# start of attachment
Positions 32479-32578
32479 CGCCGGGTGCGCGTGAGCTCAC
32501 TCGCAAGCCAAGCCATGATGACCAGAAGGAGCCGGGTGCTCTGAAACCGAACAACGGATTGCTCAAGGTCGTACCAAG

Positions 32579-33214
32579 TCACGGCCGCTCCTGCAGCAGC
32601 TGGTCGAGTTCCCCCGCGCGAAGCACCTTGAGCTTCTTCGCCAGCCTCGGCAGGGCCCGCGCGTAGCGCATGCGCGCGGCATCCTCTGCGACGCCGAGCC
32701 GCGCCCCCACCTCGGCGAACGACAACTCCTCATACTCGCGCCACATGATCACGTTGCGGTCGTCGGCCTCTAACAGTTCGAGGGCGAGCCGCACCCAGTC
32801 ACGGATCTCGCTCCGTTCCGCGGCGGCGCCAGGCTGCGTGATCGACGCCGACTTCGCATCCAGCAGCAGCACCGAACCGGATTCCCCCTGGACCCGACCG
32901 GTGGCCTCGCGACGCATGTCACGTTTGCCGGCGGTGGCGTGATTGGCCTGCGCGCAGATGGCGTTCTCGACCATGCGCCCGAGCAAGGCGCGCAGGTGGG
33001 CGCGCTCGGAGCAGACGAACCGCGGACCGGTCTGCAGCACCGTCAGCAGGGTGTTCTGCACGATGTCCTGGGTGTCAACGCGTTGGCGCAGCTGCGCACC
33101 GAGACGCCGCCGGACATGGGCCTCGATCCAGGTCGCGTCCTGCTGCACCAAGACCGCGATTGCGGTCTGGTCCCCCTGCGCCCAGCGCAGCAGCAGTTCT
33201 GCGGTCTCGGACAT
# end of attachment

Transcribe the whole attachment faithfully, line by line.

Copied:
Positions 32479-32578
32479 CGCCGGGTGCGCGTGAGCTCAC
32501 TCGCAAGCCAAGCCATGATGACCAGAAGGAGCCGGGTGCTCTGAAACCGAACAACGGATTGCTCAAGGTCGTACCAAG

Positions 32579-33214
32579 TCACGGCCGCTCCTGCAGCAGC
32601 TGGTCGAGTTCCCCCGCGCGAAGCACCTTGAGCTTCTTCGCCAGCCTCGGCAGGGCCCGCGCGTAGCGCATGCGCGCGGCATCCTCTGCGACGCCGAGCC
32701 GCGCCCCCACCTCGGCGAACGACAACTCCTCATACTCGCGCCACATGATCACGTTGCGGTCGTCGGCCTCTAACAGTTCGAGGGCGAGCCGCACCCAGTC
32801 ACGGATCTCGCTCCGTTCCGCGGCGGCGCCAGGCTGCGTGATCGACGCCGACTTCGCATCCAGCAGCAGCACCGAACCGGATTCCCCCTGGACCCGACCG
32901 GTGGCCTCGCGACGCATGTCACGTTTGCCGGCGGTGGCGTGATTGGCCTGCGCGCAGATGGCGTTCTCGACCATGCGCCCGAGCAAGGCGCGCAGGTGGG
33001 CGCGCTCGGAGCAGACGAACCGCGGACCGGTCTGCAGCACCGTCAGCAGGGTGTTCTGCACGATGTCCTGGGTGTCAACGCGTTGGCGCAGCTGCGCACC
33101 GAGACGCCGCCGGACATGGGCCTCGATCCAGGTCGCGTCCTGCTGCACCAAGACCGCGATTGCGGTCTGGTCCCCCTGCGCCCAGCGCAGCAGCAGTTCT
33201 GCGGTCTCGGACAT